And of course it’s a victory like no other. They march and make sound for 7 days, and then the walls come down.

Why 7 days? God often uses time and process, ritual if you will, when he deals with us. Why did Jesus cure blindness in two steps, with spittle mud, so that the blind person saw blurry people at the start? Why bread and wine?

It was their chance to repent. They knew of the red sea, they knew of the Jordan crossing, why did they not come out and talk during the strange seize?

Their time had come. I do trust gods justice, no one will be damned unfairly, and trust in time I will understand that. The bouncy spiritual makes it sound fun “Good ‘ol Joshua”, but it must have been an horrific day, corpses piled up on that holy ground.

Perhaps the angel appeared to assure Joshua of rightness as much as victory.

It’s on the verge of the anniversary of my father’s death. He died after a long and fruitful life, and it gave him freedom from his decline, so I did not curse God.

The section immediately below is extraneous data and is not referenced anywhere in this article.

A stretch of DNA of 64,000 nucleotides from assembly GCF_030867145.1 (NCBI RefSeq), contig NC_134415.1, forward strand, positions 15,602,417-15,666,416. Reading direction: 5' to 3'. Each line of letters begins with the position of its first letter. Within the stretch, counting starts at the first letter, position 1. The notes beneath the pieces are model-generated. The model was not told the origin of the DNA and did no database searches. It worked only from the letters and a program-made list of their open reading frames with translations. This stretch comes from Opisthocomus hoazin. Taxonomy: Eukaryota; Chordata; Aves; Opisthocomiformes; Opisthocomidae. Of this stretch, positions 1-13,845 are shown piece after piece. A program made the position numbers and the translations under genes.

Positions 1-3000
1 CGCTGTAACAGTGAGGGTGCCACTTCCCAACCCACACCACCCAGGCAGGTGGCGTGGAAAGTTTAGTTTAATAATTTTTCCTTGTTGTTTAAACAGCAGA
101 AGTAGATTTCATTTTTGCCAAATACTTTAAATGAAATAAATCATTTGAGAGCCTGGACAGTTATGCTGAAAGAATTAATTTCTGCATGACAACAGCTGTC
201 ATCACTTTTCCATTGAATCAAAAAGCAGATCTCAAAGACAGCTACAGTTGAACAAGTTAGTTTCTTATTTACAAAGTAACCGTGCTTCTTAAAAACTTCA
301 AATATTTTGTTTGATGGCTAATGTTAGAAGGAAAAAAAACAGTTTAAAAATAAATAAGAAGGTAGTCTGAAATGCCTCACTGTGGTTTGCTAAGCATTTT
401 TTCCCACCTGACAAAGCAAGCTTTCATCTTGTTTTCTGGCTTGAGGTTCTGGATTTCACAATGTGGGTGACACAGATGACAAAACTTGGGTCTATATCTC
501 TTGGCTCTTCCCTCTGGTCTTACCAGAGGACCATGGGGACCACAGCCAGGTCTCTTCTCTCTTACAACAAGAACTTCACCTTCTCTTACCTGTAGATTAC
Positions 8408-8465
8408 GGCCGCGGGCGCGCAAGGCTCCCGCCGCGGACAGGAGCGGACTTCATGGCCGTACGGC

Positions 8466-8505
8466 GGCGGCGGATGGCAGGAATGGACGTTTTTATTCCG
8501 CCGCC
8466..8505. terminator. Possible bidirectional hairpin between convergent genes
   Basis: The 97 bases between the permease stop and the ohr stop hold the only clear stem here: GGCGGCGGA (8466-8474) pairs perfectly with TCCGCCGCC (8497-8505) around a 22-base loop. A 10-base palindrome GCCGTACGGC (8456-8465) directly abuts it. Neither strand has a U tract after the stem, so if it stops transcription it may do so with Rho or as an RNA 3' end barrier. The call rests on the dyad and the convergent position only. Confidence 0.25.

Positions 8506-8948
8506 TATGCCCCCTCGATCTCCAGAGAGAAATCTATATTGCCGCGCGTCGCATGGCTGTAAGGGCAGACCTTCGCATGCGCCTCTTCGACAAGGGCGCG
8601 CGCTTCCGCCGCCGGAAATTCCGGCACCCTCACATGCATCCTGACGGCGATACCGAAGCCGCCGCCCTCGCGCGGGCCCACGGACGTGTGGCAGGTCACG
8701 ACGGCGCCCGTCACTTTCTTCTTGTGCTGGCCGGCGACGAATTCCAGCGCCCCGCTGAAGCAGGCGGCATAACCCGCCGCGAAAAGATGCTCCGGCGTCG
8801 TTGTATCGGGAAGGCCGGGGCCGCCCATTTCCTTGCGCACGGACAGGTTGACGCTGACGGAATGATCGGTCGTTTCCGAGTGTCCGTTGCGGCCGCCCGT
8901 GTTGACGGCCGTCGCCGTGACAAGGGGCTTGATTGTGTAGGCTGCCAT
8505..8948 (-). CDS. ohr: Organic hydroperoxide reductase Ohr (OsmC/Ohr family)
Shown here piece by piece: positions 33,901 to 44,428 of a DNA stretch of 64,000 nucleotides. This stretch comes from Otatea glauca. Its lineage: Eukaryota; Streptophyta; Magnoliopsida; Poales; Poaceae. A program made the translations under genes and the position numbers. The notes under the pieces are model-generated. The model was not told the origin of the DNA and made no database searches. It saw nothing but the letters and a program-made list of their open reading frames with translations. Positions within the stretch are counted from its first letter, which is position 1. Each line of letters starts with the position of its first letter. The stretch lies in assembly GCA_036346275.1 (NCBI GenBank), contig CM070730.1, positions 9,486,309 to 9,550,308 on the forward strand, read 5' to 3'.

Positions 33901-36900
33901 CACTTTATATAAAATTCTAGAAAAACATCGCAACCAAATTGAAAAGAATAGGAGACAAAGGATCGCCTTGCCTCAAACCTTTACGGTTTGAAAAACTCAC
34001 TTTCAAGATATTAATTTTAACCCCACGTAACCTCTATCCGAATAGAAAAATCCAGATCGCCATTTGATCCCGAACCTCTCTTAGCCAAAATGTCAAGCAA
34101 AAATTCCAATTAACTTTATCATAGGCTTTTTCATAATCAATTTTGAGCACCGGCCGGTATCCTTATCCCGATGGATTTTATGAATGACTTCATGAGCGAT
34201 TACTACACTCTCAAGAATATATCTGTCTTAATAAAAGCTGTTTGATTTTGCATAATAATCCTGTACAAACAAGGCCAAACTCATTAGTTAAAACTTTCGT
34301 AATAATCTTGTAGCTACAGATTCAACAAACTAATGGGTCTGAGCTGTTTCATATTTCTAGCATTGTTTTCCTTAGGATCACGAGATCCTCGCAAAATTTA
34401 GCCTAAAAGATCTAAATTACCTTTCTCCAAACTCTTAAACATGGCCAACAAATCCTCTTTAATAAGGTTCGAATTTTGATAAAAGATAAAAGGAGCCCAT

On what basis do we judge some death fair or not?

Innocence? All have sinned.

Length of life? All our lives are short. One day is like a thousand to the universe.

Love or connection? Yes some deaths hurt more than others.

Suffering? Yes and no. I sometimes think our empathy for suffering is inseparable from our personal dread of death.

I really don’t know where I am going with this. The gloom of the Orlando killings is still hanging over me this week, as it descends into political squabbling.  I keep visualising the two slaughter houses, Jericho and Pulse.

Pray for the world father, don’t let us descend into division. Show us beauty and goodness. May you have mercy.

Micah 6

God defends himself in a quasi legal setting, It recalls the first chapter where he was walking among the mountains, because now he calls on them to witness his defence.  He is making the point that he is not cruel but a loving God, reciting instances in the past where he has saved them.

In response the people are overwhelmed, realising there is little they can do to match. Animal sacrifices aren’t enough, should they give their first born? But God has shown them what is good … the very thing they are bad at now … to be just, love mercy and walk humbly with God.

Then justice is promised for the cheaters, the merchants with crooked scales, and gangsters, those with wealth through violence. Sickness and failure are coming for them.